Florida’s Nonexistent Pot Halloween Candy Scare
November 1, 2016 (Fault Lines) — Gone are the good old days when police warned parents of the miscreants slipping razor blades into apples and Snickers bars during Halloween. Last week, Orange County, Florida Sheriff Jerry Demings alerted the public of the newest threat to costumed children. Marijuana laced “edibles” are the latest threat to our nation’s trick-or-treating children, despite no evidence such a practice exists now or has ever existed.
“We are certainly concerned about trick-or-treating this year as well,” Demings said. “Even though the potential for the marijuana edibles appearing this year may be somewhat minimal, it is still a threat in our community.”
Why is it a threat to Orange County’s children? If you expected Sheriff Demmings to articulate specific examples or reasonable areas where a parent might worry, then welcome to Fault Lines. It’s good to see you here. As it turns out, Sheriff Demings’ concerns aren’t really about the children. It’s about an issue on which Floridians will vote in November, well after Halloween ends. That issue is Florida’s approval for medicinal cannabis use.
Demings, president of the Florida Sheriffs Association, warned [children could get pot cookies] if Florida voters in November pass Amendment 2, which would legalize medical marijuana…Amendment 2 would make it legal for state-approved doctors to prescribe medical marijuana to patients with debilitating diseases such as cancer, ALS — also known as Lou Gehrig’s disease — and Parkinson’s disease…Even though the amendment won’t be voted on until Nov. 8 — after Halloween — the threat is still there, Demings said. He could not offer examples of children receiving laced Halloween candy in states where medical marijuana is legal. (Emphasis added.)
Sheriff Demings, appearing on behalf of a group called “Don’t Let Florida Go To Pot,” put on a show with local children, attempting to influence Florida voters’ decisions on whether medical marijuana would become legal after Halloween. Demings could offer no proof medical marijuana posed a threat to children. He had no examples where pot cookies and gummy bears adversely affected children in states where marijuana was legal for recreational or medical use. His sole recourse was naming edible marijuana products to create a “scare” for “responsible parents.”
The group said people in other states are putting edible marijuana in packages that look appealing to children and calling it names similar to legitimate products — “Pot Tarts” instead of Pop Tarts, or “Nugella” instead of Nutella.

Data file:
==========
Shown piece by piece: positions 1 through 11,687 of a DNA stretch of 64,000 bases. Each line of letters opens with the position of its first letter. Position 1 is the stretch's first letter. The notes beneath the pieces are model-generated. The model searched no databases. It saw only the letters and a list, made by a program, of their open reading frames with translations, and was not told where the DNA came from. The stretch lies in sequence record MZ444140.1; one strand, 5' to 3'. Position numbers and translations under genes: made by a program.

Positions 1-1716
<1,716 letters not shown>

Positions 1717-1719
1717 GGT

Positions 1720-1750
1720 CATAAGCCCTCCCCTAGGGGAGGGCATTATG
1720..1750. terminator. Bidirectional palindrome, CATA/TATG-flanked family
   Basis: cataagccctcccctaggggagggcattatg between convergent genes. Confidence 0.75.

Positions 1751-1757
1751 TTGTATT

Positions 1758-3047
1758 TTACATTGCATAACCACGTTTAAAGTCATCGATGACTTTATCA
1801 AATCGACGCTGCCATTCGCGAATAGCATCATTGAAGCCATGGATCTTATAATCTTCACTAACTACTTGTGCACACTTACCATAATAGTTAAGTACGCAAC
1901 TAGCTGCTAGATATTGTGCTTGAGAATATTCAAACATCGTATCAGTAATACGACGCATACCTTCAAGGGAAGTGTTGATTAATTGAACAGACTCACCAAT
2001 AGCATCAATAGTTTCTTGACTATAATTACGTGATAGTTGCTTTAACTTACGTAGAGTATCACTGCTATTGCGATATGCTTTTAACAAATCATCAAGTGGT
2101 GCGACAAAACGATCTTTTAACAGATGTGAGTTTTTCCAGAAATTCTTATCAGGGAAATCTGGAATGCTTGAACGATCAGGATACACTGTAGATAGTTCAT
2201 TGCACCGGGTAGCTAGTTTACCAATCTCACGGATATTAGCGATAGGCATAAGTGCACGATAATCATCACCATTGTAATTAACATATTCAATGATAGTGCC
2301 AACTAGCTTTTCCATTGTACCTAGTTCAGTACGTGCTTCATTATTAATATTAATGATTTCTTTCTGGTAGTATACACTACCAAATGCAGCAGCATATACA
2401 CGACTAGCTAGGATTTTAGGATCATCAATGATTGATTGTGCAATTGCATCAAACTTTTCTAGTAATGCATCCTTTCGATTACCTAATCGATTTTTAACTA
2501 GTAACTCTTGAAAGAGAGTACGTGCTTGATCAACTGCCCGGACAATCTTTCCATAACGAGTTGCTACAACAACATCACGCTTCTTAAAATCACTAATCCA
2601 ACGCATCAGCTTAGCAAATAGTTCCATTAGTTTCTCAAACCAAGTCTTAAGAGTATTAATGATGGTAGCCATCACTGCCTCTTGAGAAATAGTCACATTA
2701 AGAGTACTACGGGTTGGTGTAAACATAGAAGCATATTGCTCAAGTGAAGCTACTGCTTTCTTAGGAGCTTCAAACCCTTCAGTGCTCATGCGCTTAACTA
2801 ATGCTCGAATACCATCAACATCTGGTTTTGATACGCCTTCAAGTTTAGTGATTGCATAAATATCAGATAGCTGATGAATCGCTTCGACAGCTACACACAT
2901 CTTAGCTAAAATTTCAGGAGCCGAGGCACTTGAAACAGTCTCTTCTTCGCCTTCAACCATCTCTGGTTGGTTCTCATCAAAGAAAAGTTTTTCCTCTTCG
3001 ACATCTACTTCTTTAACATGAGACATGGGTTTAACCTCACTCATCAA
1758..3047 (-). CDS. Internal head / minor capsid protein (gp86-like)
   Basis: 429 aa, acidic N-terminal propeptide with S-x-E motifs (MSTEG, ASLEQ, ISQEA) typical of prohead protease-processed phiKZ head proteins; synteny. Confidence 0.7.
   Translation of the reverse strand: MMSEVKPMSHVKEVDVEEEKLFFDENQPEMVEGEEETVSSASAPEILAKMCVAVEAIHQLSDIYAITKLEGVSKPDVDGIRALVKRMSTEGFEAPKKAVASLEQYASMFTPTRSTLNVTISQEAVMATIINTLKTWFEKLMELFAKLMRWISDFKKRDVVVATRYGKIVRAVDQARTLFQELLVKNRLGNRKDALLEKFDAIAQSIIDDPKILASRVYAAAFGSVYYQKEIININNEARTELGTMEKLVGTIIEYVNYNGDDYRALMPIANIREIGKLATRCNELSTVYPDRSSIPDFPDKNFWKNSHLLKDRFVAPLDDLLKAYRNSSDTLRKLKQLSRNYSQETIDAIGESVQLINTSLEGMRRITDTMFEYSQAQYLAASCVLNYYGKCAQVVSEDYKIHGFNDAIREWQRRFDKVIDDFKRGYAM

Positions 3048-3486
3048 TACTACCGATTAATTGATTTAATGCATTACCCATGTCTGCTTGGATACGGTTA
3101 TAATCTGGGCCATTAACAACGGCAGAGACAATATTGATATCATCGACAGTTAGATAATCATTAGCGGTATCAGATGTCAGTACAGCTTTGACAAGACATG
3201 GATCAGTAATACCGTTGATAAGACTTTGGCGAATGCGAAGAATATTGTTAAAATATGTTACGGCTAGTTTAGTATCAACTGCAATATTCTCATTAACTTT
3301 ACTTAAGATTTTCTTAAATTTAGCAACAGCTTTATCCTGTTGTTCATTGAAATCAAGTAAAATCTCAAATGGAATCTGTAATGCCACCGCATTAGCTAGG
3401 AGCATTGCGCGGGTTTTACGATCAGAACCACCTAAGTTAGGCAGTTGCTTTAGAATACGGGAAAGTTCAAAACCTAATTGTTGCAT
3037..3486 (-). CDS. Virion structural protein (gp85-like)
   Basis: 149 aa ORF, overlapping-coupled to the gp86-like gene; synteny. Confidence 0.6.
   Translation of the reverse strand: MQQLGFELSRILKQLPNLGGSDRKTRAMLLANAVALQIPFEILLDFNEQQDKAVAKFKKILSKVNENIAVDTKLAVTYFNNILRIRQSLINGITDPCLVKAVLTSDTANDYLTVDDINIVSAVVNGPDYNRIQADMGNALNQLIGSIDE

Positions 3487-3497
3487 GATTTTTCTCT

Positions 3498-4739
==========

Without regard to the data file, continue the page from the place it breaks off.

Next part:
“It looks like any other candy,” Demings said. “Sometimes there’s just mean-spirited people who infuse these type of products into our society to create confusion and injure our children and other people.”
Osceola County Sheriff Bob Hansell also said the packaging was disturbing.
“Who else are they advertising for other than people who like to eat a lot of candy? And who eats a lot of candy? Children,” Hansell said at the news conference.
Keep in mind neither Sheriff Demings nor Hansell could offer a single instance where a child was harmed as a result of receiving a marijuana edible as a Halloween treat. Their only evidence of this new alleged “scare” was a conflation between products marketed to adults using cannabis for medical or recreational purposes and mean-spirited “parents” wanting to get your children high on All Hallow’s Eve. The press conference about the bad people giving your children pot was nothing more than a series of scare tactics motivated by an anti-marijuana political group.
The next question is whether Sheriff Demings or Hansell will face repercussions as a result of their PR stunt blaming the devil marihuana as the latest Halloween scourge. In this case, Garcetti v. Ceballos would likely apply, as both appeared in their official law enforcement capacities, on behalf of a group targeting a political initiative bringing medical marijuana to Florida. However, one would be hard pressed to find an individual who has standing to sue either, or bring a claim for violation of rights, since as of this post no one was harmed by the expression of Sheriff Demings’ and Hansell’s paid for political expressions of speech. Without injury, it’s hard to determine where fault lies.
The lesson to take away from Florida and the elaborate stunt coordinated by two Sheriffs and an anti-marijuana group is a simple one, albeit disturbing. As long as there are people who want to oppose decriminalization of a drug, there will be people ready and willing to “weaponize,” or use as ammunition, children, in furtherance of their goals. Just like with the hoax of razor blades in Halloween candy, it is the job of the parent to determine what candy their children ingest on Halloween and what could potentially be dangerous.
At the same time, responsibility lies with parents to determine what is a real threat to their children and what is a hoax perpetuated by bogeymen ready to take away parents’ lives, liberty, and property to further any agenda. In a world where “worst-first” thinking is commonplace among parents, that may be the scariest Halloween story of them all.